The Balance Sheets of Low-Income Households: What We Know about Their Assets and Liabilities. Debt Holdings

11/01/2007

Understanding the patterns of asset holdings among low-income families and relating them to their patterns of debt holding is key to developing sound asset policies. An important consideration is the holding of both secure debt, that is, debt linked to an asset such as a home, and unsecured debt, such as credit card balances. If a family buys a house, the house is considered an asset but the mortgage they must pay is considered a debt. However, the debt is secure if the house has a value equal to or greater than the debt. Families usually incur unsecured debts when their current consumption exceeds current available income.

Debts that families hold include home-secured debt (mortgages), secured debt on other residential property, installment loans,[5] credit card balances, lines of credit (other than home equity), and other borrowing that includes loans against insurance policies, loans against pension accounts, borrowing against margin accounts, and a residual category for all loans not explicitly referenced elsewhere.

Debts, like assets, display a life-cycle pattern, tending to first rise and then decline with age; the cycle may be driven by the acquisition of a home mortgage and its gradual amortization (exhibit 8). Exhibits 8 and 9 describe the distribution of debt in total and by select types of debt. The likelihood of holding any debt  as well as the median debt holding  actually tends to be higher for families with more income, headed by persons who are married or cohabiting, better educated, or in the 3554 age ranges. While families who are in the lower-income quintiles, headed by persons who are single or without a college degree are less likely to have debt, they are more likely to have unsecured debts, like installment loans and/or credit card debts, than secured debt, like home mortgages. The differences observed by race and ethnicity are in the same direction but attenuated. (See Appendix exhibit 3 for the data that underlie the exhibits on debts and debt holdings.)

Exhibit 8.
Percentage of Families Holding and Total Median Value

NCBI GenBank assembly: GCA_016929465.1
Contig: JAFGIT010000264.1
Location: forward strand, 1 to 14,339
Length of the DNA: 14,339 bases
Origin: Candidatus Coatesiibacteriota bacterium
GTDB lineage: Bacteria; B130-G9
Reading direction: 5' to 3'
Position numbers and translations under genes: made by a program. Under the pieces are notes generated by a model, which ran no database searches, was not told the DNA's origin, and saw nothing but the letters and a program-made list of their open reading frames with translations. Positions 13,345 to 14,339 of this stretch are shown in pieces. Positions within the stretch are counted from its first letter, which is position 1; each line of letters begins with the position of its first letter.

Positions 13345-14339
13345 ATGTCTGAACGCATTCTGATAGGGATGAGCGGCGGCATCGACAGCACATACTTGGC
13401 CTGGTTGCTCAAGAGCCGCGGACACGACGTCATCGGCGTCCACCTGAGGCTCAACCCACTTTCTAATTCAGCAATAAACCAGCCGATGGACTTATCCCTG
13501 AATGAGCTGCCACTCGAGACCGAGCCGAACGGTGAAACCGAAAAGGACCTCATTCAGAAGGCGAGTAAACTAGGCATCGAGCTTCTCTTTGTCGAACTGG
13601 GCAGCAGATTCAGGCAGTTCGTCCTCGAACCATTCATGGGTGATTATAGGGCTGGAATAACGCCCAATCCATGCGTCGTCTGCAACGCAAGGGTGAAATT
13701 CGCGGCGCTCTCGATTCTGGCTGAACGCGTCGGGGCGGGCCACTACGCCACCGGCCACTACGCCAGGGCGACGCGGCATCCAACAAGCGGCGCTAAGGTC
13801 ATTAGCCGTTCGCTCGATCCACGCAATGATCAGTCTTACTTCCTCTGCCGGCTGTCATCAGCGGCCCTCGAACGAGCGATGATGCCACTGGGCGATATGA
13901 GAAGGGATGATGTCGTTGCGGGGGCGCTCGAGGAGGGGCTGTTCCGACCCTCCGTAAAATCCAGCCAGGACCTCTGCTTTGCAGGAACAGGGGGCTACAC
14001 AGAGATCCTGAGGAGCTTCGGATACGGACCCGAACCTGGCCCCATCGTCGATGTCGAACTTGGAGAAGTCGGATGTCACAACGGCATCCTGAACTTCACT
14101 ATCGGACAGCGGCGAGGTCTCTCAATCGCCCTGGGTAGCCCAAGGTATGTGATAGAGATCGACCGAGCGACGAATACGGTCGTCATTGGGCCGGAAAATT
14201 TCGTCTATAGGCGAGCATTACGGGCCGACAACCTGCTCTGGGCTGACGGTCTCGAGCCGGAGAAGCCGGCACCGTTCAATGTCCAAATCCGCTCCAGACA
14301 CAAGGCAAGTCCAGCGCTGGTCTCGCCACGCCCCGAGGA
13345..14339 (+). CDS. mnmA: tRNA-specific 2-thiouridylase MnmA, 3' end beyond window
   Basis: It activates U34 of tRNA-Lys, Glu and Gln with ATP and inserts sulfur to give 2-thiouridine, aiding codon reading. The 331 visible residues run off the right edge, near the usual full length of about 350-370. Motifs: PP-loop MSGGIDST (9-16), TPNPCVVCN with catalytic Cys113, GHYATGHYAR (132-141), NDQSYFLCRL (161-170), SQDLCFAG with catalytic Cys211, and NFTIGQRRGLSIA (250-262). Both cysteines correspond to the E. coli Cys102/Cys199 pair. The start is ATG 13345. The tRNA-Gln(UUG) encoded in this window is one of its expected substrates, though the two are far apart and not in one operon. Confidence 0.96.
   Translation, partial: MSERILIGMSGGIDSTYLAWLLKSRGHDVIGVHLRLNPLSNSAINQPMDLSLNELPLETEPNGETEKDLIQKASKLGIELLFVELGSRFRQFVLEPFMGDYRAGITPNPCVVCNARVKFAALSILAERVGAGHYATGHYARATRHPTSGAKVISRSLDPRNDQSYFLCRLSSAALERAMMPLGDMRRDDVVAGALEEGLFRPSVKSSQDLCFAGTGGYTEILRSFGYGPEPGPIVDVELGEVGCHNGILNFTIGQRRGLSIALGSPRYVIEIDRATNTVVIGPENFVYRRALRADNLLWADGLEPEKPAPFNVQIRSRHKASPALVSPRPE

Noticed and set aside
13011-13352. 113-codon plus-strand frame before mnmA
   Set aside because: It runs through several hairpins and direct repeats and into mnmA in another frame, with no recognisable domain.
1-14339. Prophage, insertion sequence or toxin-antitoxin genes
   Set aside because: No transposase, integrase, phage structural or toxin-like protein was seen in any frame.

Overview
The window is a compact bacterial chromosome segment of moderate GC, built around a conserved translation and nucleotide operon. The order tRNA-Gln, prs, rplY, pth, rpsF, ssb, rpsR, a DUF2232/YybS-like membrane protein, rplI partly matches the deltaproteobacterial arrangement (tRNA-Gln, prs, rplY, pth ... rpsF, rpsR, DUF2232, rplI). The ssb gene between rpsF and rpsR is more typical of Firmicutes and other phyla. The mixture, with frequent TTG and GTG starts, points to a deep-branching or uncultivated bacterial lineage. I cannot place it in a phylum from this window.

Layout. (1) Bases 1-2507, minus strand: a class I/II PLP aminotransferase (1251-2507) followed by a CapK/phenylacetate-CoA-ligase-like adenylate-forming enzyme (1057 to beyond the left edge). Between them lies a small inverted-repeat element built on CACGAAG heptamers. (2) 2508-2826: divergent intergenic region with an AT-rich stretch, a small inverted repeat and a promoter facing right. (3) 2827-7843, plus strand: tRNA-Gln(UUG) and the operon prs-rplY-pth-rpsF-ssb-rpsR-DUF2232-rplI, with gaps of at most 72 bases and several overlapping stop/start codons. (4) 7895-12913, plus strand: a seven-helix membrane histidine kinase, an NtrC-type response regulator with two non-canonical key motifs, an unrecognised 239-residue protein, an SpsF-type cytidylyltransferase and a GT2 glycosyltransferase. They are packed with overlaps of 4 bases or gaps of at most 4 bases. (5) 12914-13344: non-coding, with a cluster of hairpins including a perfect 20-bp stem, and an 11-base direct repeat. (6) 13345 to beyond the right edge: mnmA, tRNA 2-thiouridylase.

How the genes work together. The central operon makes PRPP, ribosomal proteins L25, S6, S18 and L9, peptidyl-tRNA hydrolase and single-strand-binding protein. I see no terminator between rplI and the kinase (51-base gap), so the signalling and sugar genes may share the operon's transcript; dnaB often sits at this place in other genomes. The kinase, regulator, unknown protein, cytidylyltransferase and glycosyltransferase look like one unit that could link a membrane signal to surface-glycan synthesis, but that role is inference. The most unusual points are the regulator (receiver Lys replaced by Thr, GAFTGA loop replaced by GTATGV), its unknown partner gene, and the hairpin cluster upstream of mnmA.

of Select Debts by Family Characteristic, 2004

(in thousands of 2004 dollars)

Exhibit 8.  Percentage of Families Holding and Total Median Value of Select Debts by Family Characteristic, 2004. See text for explanation.

Source: The Urban Institute. Data from Bucks et al. (2006) and Urban Institute tabulations using the 2004 Survey of Consumer Finances.
Note: Breakout of income quintiles: Q1: <$18,000; Q2: $18,000-$31,999; Q3: $32,000-$51,999; Q4: $52,000-$85,999; Q5: >85,999.

Exhibit 9.
Percentage of Families Holding and Total Median Value
of Select Debts by Family Characteristic, 2004

(in thousands of 2004 dollars)

Exhibit 9.  Percentage of Families Holding and Total Median Value of Select Debts by Family Characteristic, 2004. See text for explanation.

Source: The Urban Institute. Data from Bucks et al. (2006) and Urban Institute tabulations using the 2004 Survey of Consumer Finances.

Home-secured debt dominates median debt values across all classifiers (income, education, age, race or ethnicity, family structure) except, as would be expected, for housing status.[6] Since by definition, renters do not have home-secured debt, there is substantial difference in the amount of debt holding between renters and owners. Renters hold a median total (any) debt value of just $7,800, while homeowners hold a median debt of $95,800. Levels of debt holdings rise steadily with education ($12,000 for families headed by persons without a high school diploma compared with $107,200 for families headed by college graduates), by income ($7,000 for the bottom quintile, $44,700 for the third quintile, and $172,500 for the top quintile), and are much lower for single families ($24,000) than for married or cohabiting families ($86,000).

The data also show that the median level of credit card or installment loan debt is not necessarily higher (and is often lower) for typically lower-income families (e.g., singles, renters, headed by nonwhite or Hispanic, less educated, younger) than for other groups  but lower-income families are more likely to hold these forms of debt rather than secured debt. The more specific question then, for low-income families, is how debt levels compare with income on hand to service this debt. This is discussed in the section on debt burdens below.

How do family assets compare with their debts at the median? Exhibit 10 compares median asset holdings side-by-side with median debt holdings, across classifiers. (These data also appear in Appendix exhibit 5). Generally, debts are less than assets but proportional. Owning or not owning a home likely drives these results  the asset value of a home and the debt value of the accompanying mortgage tend to be the largest sources of assets and debts for most families surveyed (shown in Appendix exhibits 2 and 3, respectively). At the median, families that do not own a home have little in the way of assets ($12,200) or debts ($7,800).

Exhibit 10.
Total Median Asset and Debt Holdings (for families holding) by
Family Characteristic, 2004

(in thousands of 2004 dollars)

(in thousands of 2004 dollars). See text for explanation.

Source: The Urban Institute. Data from Bucks et al. (2006) and Urban Institute tabulations using the 2004 Survey of Consumer Finances.
Note: Breakout of income quintiles: Q1: <$18,000; Q2: $18,000-$31,999; Q3: $32,000-$51,999; Q4: $52,000-$85,999; Q5: >85,999.

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